Outside of the New Kids on the Block, nothing has gone from the center of the universe to non-entity in my lifetime like landline telephones. In the 1980s and 1990s entire industries sprung up around teenagers and phones that now feel as far removed from present day as radio serials (which actually are about as far removed from the mid 1980s as the mid 80s are from today). There are people old enough to vote who grew up never having a landline in the house.
This week on 80s Baby is Landline Week. All this week I’ll be covering aspects of 80s and 90s telephone culture. Today I’m tackling the phones.
(Many of these images are from Wishbookweb, an incredible collection of old catalogs).
My parents’ kitchen had some version of this phone dating back before my birth until the early 2000s. There was nothing fancy about the phone; you picked it up and dialed, and then a couple of minutes later you yelled at one of your sisters for picking up the one in mom and dad’s bedroom. Ours was always wall mounted and usually beige.
Every aspect of the thinking behind cartoon character phones makes perfect sense except for why you’d want to use one to make phone calls. It’s a no-brainer for the manufacturers: you have a beloved property, so you should use it in every possible iteration. This was Jim Davis’s M.O. with Garfield from the beginning. Even in Cartoon All Stars to the Rescue Garfield was a lamp. It would be interesting to do a poll now to determine whether younger people actually know Garfield from cartoons and the comic strip, or as a character used on greeting cards, calendars, t-shirts, etc. I think for a lot of them the answer would be the latter. It tracks for creators to license the properties, companies to produce these phones, and people who love and want to surround themselves with Mickey and Garfield to buy them. The only disconnect is that if this was your only phone you actually had to use it, so you’re walking around your kitchen or living room with Garfield’s back plastered to your ear.
Fake Pay Phones
This design manages to combine two things that people under 25 are unfamiliar with. My sister had this exact phone in her bedroom. I think that the design appealed to teens in the suburbs who didn’t encounter pay phones on every street corner and saw them as an exciting piece of urban life rather than a place to piss. Since this was my older sister’s phone I never once got to use it.
LA Gear Shoe Phone
What if we made a shoe phone? You know, like in Dragnet? What do you mean kids in the 80s didn’t watch Dragnet? Then why did Dan Aykroyd turn it into a movie in 1987? No seriously, why did he turn it into a movie? Who could have possibly been the target audience? I guess the answer was “somebody” because it made money, but we’re losing focus from this nonsensical shoe. LA Gear is yet another thing that was popular in the 80s and 90s and is virtually unknown today, this entry one ups the previous one by bringing together three foreign concepts for young people. I do love the detail of the air pockets on the shoes. Also without this LA Gear shoe phone we may never have gotten the Sports Illustrated sneaker phone and this bit from the 2005 NBA All Star Game:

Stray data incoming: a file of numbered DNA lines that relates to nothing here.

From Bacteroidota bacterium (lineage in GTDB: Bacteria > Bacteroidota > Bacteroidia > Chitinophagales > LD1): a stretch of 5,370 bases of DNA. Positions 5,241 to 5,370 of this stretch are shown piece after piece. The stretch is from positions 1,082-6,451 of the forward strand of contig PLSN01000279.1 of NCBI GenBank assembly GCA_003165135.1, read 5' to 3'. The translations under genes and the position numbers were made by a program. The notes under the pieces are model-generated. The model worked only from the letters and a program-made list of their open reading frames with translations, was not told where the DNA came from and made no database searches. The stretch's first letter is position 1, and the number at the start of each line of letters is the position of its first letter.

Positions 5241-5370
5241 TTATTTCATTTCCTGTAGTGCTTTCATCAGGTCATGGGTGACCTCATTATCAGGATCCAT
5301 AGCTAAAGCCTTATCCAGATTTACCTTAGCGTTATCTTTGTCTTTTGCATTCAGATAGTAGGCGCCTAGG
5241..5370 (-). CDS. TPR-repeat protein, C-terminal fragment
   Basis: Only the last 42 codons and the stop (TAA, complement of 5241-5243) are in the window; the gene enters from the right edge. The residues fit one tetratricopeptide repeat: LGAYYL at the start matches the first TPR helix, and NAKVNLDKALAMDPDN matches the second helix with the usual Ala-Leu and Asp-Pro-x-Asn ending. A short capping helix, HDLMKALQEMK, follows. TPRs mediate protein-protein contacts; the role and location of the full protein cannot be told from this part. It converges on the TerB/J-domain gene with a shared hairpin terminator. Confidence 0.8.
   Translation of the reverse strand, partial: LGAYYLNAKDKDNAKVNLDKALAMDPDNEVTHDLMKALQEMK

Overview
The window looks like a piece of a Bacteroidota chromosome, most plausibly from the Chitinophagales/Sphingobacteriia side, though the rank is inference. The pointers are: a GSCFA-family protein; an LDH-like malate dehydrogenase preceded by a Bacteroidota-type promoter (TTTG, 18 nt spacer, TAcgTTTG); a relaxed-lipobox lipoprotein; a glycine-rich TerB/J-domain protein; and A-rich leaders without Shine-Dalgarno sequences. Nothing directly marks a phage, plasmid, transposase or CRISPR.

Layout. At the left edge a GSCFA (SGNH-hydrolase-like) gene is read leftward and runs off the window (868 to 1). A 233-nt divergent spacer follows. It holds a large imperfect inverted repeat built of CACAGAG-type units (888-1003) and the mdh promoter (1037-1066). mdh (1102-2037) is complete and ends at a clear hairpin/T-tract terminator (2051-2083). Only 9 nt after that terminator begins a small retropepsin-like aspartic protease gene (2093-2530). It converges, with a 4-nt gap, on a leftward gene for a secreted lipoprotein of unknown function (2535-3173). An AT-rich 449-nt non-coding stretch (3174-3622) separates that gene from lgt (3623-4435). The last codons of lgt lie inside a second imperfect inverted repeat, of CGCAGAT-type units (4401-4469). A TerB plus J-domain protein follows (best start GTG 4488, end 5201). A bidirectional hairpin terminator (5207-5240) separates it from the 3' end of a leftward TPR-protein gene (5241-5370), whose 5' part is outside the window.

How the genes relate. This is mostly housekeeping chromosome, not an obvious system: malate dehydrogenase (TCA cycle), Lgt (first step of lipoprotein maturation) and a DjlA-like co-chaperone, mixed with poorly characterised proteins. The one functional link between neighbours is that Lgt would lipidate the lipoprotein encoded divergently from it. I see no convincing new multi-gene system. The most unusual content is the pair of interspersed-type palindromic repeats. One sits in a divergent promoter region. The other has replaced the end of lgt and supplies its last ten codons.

Telephones are these plastic devices used for communication, but did you ever stop and think about what’s going on inside that plastic case? Well now you can find out, because this phone is see through! I have always been a sucker for transparent things. It gives you the satisfaction of seeing the inner workings of something without having to actually learn how it works. I still have no idea how a phone works, but check out the wires!
The Sports Illustrated Football Phone
The Rolls Royce of 1980s novelty phones. In 1986 a marketing manager at Sports Illustrated came up with the idea of a lifetime, to design a phone in the shape of a football and offer it as an incentive for subscribing to Sports Illustrated. The idea was a bombshell, and immediately caused subscription sales to skyrocket. And why wouldn’t they? Could you even call yourself a real football fan if you didn’t make all of your important calls on a phone shaped like a pigskin? It turns out I couldn’t because even though my dad subscribed to Sports Illustrated from 1987 until around 1993 we never received a football phone with our subscription. We got all manner of sports blooper and year in review tapes for which I will be forever grateful, but you can’t make phone calls on a videocassette.
Would man caves even exist if not for the Sports Illustrated Football Phone? Can you imagine a nation full of unfinished basements and husbands who spend their weekends interacting with their wives and kids? Thankfully you don’t have to, because Sports Illustrated came through when we needed them most.
Did you own a novelty phone as a child? Let us know in the comments or on Twitter.
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